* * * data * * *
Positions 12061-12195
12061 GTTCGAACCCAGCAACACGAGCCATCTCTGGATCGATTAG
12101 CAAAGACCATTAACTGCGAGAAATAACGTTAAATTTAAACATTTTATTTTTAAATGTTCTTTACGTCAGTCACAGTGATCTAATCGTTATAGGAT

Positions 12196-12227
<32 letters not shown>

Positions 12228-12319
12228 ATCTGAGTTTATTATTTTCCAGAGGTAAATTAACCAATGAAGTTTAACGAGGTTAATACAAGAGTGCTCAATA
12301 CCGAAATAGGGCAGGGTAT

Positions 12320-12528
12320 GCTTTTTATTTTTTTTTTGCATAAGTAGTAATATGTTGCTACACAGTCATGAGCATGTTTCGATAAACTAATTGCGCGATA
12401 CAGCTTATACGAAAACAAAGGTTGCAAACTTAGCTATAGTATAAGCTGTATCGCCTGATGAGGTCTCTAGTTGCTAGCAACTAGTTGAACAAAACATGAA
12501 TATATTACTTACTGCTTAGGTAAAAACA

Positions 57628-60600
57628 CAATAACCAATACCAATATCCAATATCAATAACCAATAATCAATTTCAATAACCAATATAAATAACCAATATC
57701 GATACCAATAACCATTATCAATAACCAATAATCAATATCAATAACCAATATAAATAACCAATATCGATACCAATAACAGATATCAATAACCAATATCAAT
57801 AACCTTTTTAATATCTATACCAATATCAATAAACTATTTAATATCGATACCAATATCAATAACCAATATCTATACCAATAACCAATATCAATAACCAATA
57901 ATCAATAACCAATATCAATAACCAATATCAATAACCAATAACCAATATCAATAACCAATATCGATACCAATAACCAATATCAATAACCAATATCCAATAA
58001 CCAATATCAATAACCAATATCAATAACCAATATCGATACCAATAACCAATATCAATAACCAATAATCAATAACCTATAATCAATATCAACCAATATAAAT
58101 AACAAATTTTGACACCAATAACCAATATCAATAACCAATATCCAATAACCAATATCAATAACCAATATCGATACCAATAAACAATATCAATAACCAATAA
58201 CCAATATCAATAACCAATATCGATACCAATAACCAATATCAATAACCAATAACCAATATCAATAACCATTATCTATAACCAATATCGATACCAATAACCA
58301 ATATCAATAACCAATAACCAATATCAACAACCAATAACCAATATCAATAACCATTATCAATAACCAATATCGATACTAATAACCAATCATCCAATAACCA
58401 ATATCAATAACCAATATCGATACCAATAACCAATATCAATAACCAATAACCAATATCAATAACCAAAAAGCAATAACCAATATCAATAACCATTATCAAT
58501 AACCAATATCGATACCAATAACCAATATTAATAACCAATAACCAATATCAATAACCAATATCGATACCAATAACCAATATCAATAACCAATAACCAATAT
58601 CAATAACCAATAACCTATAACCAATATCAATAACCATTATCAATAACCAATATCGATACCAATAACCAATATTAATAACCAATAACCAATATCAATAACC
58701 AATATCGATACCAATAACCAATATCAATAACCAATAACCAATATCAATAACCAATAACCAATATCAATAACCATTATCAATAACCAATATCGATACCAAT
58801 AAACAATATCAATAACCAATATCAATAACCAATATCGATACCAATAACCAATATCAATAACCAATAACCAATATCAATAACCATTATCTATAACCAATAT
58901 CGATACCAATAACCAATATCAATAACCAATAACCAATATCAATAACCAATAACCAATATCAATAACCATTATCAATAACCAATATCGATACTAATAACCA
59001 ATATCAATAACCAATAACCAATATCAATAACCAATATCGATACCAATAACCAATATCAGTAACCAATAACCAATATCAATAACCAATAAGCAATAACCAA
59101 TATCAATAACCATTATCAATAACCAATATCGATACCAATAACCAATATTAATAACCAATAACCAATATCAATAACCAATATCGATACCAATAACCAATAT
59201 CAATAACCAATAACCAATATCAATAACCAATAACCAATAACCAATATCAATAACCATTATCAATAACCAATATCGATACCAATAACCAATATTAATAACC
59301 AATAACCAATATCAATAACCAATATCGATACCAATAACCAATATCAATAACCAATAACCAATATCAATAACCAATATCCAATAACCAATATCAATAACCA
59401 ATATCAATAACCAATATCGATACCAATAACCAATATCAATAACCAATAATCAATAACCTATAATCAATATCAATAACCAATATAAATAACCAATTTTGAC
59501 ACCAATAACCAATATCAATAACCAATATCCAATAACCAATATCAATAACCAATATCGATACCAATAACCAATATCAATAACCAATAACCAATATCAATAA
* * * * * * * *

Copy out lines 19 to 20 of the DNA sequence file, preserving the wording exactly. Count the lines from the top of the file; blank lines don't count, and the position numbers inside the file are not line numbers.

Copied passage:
58101 AACAAATTTTGACACCAATAACCAATATCAATAACCAATATCCAATAACCAATATCAATAACCAATATCGATACCAATAAACAATATCAATAACCAATAA
58201 CCAATATCAATAACCAATATCGATACCAATAACCAATATCAATAACCAATAACCAATATCAATAACCATTATCTATAACCAATATCGATACCAATAACCA